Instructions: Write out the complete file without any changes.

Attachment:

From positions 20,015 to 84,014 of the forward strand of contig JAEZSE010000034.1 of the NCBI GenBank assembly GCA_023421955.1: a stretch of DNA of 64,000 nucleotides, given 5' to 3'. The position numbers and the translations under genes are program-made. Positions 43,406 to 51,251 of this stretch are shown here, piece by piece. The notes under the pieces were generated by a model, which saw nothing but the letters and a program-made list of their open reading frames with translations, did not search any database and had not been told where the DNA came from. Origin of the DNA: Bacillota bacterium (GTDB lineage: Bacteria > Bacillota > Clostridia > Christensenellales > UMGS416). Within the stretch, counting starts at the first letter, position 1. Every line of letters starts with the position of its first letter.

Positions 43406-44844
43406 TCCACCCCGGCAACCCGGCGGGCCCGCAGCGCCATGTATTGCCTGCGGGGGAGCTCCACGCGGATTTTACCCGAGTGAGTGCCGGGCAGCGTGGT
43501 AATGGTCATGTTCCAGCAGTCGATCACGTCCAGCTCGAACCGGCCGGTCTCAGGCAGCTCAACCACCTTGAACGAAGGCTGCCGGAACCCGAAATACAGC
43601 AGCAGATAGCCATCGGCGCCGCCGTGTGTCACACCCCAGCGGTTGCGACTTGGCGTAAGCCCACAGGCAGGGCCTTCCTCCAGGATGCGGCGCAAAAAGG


From positions 20,015 to 84,014 of the forward strand of contig JAEZSE010000034.1 of the NCBI GenBank assembly GCA_023421955.1: a stretch of DNA of 64,000 nucleotides, given 5' to 3'. The position numbers and the translations under genes are program-made. Positions 43,406 to 51,251 of this stretch are shown here, piece by piece. The notes under the pieces were generated by a model, which saw nothing but the letters and a program-made list of their open reading frames with translations, did not search any database and had not been told where the DNA came from. Origin of the DNA: Bacillota bacterium (GTDB lineage: Bacteria > Bacillota > Clostridia > Christensenellales > UMGS416). Within the stretch, counting starts at the first letter, position 1. Every line of letters starts with the position of its first letter.

Positions 43406-44844
43406 TCCACCCCGGCAACCCGGCGGGCCCGCAGCGCCATGTATTGCCTGCGGGGGAGCTCCACGCGGATTTTACCCGAGTGAGTGCCGGGCAGCGTGGT
43501 AATGGTCATGTTCCAGCAGTCGATCACGTCCAGCTCGAACCGGCCGGTCTCAGGCAGCTCAACCACCTTGAACGAAGGCTGCCGGAACCCGAAATACAGC
43601 AGCAGATAGCCATCGGCGCCGCCGTGTGTCACACCCCAGCGGTTGCGACTTGGCGTAAGCCCACAGGCAGGGCCTTCCTCCAGGATGCGGCGCAAAAAGG